Sunday, February 13, 2005

Read This 

The Sunday, Feb. 13 New York Times has a lengthy feature story on the PR business (Subscription required). The story, "Spinning Frenzy: PR's Bad Press," is even-handed despite the headline. The writer, Timothy L. O'Brien, was careful to note all sides.

The story quotes leaders in the field, all of whom have interesting things to say about the future of PR. Disappointingly, the one firm missing from the article is Ketchum, the company most associated with the hidden payment problem, other than Armstrong Williams. There is a passage at the end of the article, which throws Ketchum's reputation into a harsh light.

"We would assume that the commentator-pundit would disclose," said Lorraine Thelian, Omnicom's head of North American operations in a January interview with PRWeek, a trade publication. "That's an assumption that you make."

"It's not like we were pitching him to other media as a spokesperson," Ms Thelian added, "Whatever he did once that contract was put together, he did on his own."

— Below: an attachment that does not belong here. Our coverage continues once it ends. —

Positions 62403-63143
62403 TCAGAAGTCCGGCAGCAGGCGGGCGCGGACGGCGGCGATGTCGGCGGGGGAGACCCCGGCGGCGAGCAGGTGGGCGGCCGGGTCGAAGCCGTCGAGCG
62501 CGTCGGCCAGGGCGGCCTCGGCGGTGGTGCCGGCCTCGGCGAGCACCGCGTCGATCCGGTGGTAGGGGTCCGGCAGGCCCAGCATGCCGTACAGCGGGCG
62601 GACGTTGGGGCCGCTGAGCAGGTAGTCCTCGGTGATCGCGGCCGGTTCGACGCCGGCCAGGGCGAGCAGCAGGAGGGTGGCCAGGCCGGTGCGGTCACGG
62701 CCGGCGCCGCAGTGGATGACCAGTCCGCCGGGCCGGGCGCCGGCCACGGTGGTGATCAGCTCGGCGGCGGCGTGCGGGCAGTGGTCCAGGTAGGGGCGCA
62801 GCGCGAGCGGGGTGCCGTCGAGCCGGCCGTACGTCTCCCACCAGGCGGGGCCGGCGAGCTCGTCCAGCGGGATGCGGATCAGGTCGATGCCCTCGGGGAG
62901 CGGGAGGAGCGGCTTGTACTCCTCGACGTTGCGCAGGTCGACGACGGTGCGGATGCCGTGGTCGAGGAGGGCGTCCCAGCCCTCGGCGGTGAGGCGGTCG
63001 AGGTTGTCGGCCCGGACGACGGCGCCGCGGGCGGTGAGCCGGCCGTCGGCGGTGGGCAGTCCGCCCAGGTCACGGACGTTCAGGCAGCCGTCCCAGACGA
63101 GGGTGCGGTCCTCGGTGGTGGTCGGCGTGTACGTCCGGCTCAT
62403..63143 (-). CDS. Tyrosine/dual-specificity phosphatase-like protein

Since Omnicom made this statement, it and Ketchum have remained silent, a risky tactic given that public relations wisdom traditionally holds that staying quiet during a crisis only prolongs media scrutiny and creates an appearance of culpability.

"They should have come clean right away and not tried to pin all of this on Williams," said Paul A. Argenti, a professor of corporate communications at the Tuck School of Business at Dartmouth. "It's an example of the same kind of bad advice they give their client everyday."


Update: Alice Marie Marshall of Presto Vivace, Inc. found a free copy of the article here. Thanks, Alice.


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